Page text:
Light serum neurofilaments

29 de June de 2020

Researchers from the IDIVAL neurodegenerative diseases group and the CSUR group of HUMV hereditary ataxias and paraplegia, led by Dr. Jon Infante, have participated in an international multicenter study designed to identify preclinical and progression biomarkers in the most frequent form of autosomal dominant cerebellar ataxia, SCA3. The identification of accurate, reliable and easily accessible biomarkers is one of the necessary requirements for the development of clinical trials with the best guarantees of success.

In the study published in the journal EMBO Molecular Medicine, serum concentrations of light neurofialments (NfL) and phosphorylated heavy neurofilaments (pNfH) were studied in two cohorts of 250 patients with SCA3-type ataxia and controls. Subjects in presymptomatic stages of the disease were also represented in these cohorts. The same experiment was carried out on a transgenic mouse model. NfL and pNfH levels were found to be increased in SCA3 patients and also in preclinical stages. Serum NfL levels were found to correlate with both disease severity and longitudinal progression. It is concluded from this study that neurofilaments in blood can be an accessible biomarker in patients with SCA3, associated with early neuropathological changes and be used as a biomarker of progression and potentially response to treatment in clinical trials.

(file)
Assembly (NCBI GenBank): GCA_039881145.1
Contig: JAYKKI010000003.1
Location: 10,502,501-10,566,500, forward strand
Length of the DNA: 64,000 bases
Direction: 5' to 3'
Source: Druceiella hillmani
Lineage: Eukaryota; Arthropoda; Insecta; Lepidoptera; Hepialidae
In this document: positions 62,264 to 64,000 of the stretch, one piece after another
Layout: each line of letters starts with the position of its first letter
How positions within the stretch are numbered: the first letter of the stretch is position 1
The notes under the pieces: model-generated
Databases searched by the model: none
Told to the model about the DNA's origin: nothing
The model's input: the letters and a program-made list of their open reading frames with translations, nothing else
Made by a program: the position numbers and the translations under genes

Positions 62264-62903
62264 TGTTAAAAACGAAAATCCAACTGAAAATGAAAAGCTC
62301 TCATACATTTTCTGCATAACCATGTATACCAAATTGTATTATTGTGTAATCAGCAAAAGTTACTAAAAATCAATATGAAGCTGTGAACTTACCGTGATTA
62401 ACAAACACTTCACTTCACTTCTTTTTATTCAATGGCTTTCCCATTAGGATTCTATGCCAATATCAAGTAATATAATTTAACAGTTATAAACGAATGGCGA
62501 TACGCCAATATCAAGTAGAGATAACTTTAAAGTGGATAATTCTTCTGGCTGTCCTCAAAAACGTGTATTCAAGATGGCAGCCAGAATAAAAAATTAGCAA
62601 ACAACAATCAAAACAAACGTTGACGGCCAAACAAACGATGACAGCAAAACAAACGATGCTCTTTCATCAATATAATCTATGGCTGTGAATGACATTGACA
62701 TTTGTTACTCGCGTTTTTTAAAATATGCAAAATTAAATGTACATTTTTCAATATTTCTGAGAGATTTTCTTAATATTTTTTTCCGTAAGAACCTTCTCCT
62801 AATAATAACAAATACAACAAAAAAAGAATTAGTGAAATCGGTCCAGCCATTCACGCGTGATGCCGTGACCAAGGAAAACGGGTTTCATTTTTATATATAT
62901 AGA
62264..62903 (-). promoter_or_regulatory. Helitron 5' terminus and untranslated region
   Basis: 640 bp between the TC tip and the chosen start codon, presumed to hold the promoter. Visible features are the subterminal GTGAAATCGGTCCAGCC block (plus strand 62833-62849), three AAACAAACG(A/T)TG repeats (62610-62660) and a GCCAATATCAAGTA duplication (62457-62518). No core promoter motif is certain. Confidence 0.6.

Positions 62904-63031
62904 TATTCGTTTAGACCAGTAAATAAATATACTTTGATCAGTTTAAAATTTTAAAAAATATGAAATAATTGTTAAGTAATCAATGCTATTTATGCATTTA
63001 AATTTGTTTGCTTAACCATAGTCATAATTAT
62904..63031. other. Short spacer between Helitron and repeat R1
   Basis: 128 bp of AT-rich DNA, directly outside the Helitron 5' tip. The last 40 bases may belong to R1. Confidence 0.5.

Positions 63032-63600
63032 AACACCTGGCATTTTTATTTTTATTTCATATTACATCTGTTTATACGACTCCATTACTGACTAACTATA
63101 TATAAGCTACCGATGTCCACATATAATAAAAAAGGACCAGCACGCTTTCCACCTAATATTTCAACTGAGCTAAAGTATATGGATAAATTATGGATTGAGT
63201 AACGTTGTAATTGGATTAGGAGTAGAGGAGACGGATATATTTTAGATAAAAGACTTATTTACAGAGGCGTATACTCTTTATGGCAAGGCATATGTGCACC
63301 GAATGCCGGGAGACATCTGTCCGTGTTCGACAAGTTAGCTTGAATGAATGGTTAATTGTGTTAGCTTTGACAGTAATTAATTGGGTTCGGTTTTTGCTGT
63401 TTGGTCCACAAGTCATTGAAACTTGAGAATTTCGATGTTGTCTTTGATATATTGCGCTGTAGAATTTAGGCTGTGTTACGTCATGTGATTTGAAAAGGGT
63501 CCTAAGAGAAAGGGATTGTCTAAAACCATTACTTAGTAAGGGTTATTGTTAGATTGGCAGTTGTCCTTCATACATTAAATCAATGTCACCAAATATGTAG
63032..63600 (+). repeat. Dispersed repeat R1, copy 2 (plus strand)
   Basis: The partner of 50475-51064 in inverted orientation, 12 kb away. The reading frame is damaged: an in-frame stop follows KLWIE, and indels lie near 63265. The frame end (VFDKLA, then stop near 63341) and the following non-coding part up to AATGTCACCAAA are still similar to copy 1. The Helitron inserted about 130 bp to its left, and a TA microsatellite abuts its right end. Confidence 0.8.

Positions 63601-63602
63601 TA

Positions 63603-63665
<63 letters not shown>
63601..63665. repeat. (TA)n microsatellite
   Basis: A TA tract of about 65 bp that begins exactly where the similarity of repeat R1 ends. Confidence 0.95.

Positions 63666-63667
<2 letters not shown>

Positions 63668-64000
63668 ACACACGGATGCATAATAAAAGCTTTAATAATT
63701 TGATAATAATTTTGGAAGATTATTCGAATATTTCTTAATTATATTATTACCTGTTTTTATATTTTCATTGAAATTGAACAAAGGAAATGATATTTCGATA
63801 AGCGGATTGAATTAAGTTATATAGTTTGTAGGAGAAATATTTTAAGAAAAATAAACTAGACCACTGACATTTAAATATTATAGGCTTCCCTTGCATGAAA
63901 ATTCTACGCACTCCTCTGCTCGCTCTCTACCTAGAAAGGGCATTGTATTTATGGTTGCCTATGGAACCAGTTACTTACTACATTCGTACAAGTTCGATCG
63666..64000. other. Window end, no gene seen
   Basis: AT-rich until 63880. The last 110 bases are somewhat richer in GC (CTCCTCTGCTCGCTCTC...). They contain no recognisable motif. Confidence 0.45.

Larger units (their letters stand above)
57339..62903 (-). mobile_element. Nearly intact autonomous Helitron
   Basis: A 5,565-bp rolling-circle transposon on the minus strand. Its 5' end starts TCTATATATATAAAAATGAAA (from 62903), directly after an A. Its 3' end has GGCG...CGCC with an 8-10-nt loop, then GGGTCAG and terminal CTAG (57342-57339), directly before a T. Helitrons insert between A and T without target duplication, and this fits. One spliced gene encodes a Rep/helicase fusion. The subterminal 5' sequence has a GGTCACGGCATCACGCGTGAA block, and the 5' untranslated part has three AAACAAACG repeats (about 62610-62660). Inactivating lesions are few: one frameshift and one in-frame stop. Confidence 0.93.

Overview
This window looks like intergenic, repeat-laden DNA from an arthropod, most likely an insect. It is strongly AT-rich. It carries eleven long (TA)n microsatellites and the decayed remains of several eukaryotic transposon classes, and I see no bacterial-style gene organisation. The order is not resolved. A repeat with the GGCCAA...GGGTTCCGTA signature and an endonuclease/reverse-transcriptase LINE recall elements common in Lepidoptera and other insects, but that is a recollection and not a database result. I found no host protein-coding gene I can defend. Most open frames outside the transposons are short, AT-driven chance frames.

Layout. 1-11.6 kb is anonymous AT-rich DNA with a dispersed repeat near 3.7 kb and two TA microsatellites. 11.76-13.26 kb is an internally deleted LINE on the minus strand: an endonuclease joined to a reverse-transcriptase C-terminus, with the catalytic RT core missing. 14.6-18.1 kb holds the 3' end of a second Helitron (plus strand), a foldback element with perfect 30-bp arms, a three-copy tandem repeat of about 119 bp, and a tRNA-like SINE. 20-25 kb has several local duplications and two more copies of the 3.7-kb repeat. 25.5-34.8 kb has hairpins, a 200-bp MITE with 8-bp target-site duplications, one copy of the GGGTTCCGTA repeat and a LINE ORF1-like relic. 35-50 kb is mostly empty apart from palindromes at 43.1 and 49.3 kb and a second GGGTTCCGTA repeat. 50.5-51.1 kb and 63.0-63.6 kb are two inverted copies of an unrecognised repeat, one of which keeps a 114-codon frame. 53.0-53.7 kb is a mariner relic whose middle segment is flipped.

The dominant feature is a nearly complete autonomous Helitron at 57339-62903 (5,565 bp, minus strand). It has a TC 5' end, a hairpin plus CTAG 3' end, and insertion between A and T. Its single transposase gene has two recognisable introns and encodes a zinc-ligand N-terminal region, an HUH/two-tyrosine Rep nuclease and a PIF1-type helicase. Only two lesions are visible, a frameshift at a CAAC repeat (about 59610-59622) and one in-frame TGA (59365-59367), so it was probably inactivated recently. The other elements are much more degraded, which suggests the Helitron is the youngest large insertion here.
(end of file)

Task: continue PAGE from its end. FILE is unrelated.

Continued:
The group of neurodegenerative diseases of IDIVAL and the CSUR of ataxias and inherited paraplegias of the HUMV have been part of a European consortium for more than two decades that seeks to define the natural history of autosomal dominant cerebellar ataxias, as well as to build cohorts prepared for the laying clinical trials underway. In the framework of this consortium, various European projects (EUROSCA, RISCA, ESMI) have been financed, with the participation of HUMV-IDIVAL.

Neurodegenerative diseases of IDIVAL

Ref. Wilke C, Haas E, Reetz K, et al. Neurofilaments in spinocerebellar ataxia type 3: blood biomarkers at the preataxic and ataxic stage in humans and mice [published online ahead of print, 2020 Jun 8]. EMBO Mol Med. 2020;e11803. doi:10.15252/emmm.201911803